Is e-filing really a much better way to file your taxes?
Americans and the IRS might not agree on everything, but they are mostly on the exact same page when it comes to e-filing individual income tax returns.
The majority of individual income tax returns filed to the IRS are e-filed.
In return, you can get any refund you’re owed quicker, particularly if you have it directly deposited into your bank accounts.
But what about security? And can digital filing actually give you access to all of the forms you might need in case you’ve got a complex tax situation? Are there ever situations when you can’t e-file? Let’s look at the advantages of e-filing, and if it might be the best filing choice for your needs.
If you are Considering e-filing, a Few of the advantages include:
- Quick confirmation your forms are received: The IRS will confirm a tax filing was received within 24 hours of digital submission. For paper filers, the IRS doesn’t send any acknowledgment that your forms have arrived .
Timely refunds: When you publish a paper filing, it may take six to eight months to receive a tax refund. With e-filing, you are going to get your money in three weeks or not. Choosing direct deposit may also speed up the refund process.
Reduced likelihood of errors: In accordance with the IRS, there is around a 1% error rate on e-filed yields, compared with a 20% rate of mistakes on paper filings. The IRS also provides more info on issues discovered on e-filed yields compared with paper returns.
Easy payment process: If you owe the IRS money, it is simpler to pay at your advantage if you e-file. It’s possible to submit returns early and pay afterwards if needed, provided that you pay by the April 15 filing deadline. You also have the choice to pay your balance by making use of the IRS Immediate pay service from the checking or savings account, filing a credit card through a payment processor for a fee, or paying by check or money order.
Digital storage of tax information: Submitting returns electronically means there is an electronic copy of your tax records. If something happens to your paperwork, you’ll have an electronic backup.
The fantastic news: Most taxpayers do decide to e-file and find those advantages — and the practice of doing this is easy.
You have four options for submitting an electronically filed tax return to the IRS.
- Use IRS Free File: If your adjusted gross income is $72,000 or less you may be able to use the IRS Free File program.
- Free File Fillable Types — If your income is more than $72,000 and you are comfortable doing your earnings without any help, you can use Free File Fillable Forms from the IRS. The forms do the math for you and provide basic guidance. You can simply do your federal return with all these forms.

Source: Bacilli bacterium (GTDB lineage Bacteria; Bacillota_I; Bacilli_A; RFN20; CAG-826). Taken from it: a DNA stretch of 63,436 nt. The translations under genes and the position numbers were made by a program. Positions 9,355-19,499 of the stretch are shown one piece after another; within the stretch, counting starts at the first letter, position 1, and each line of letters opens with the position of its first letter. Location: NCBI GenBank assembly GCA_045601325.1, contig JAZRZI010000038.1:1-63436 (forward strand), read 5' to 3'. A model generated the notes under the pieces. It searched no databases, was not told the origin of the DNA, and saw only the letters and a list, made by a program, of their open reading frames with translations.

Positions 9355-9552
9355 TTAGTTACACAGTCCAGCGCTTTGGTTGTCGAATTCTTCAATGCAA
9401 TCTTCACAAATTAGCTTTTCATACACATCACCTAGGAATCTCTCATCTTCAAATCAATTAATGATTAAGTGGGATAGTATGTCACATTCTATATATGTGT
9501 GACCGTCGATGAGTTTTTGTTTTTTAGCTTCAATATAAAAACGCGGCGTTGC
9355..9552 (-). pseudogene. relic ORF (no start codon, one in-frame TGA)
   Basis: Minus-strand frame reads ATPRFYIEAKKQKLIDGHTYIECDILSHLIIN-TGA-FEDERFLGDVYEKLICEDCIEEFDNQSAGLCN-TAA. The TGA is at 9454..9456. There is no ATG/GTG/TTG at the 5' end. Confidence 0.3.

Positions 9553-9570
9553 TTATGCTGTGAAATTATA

- Use an online tax preparation service or tax applications: Tax preparation software and online filing services are options. These options are a simple way to complete and e-file your own forms. Some applications suppliers charge for their programs, Some are free. The software asks you simple questions about your own life and finances to guide you through the completion of your forms.
- Get free, in-person tax aid: In most states, you can find volunteers to help prepare and e-file returns. But eligibility for free help is normally restricted based on earnings, and some services cater to specific demographic groups. For instance, Tax Counseling for the Elderly programs focus primarily on assisting filers that are 60 and older.
- Hire a paid preparer: Paid tax preparers, such as CPAs, can e-file yields for you if they are authorized IRS e-file providers. The IRS maintains a database of authorized providers, but be aware this option is very likely to be the most costly one.
Using online tax prep software is far and away the preferred approach of the majority of taxpayers. Actually, the IRS says it expected over four in five tax returns to be filed through tax return prep software.
Is e-filing really stable?
While e-filing is suitable, you could worry about safety — particularly with so many data breaches. But experts agree this isn’t a problem that should dissuade you by e-filing.
“E-filing a tax return has turned out to be a very secure way to file your taxes,” states Scott Grissom, vice president of product leadership, marketing and revenue at LegalShield. “In fact, it can be more secure than paper filing as you’re sending your personal information through an encrypted system as opposed to exposing your data in the email.”
Dennis Chow, vice president of information security at SCIS Security, explains that the IRS has put safety measures in place to keep your data secure. “Trainers normally use IRS particular APIs that require token sessions,” Chow says. “All this can be routed over TLS encrypted links “
It’s important to employ a trustworthy service to help you record your taxes. Chow advises to not e-file on a public computer or utilize an online connection that isn’t private.
For most taxpayers, it makes sense to e-file a return because it is the most convenient way to file your tax information to the IRS and it allows for timely refunds and easy payment options. Just be certain that you use tax preparation software from a trusted source, so that you can ensure the information which you provide to transmit to the IRS will be kept secure.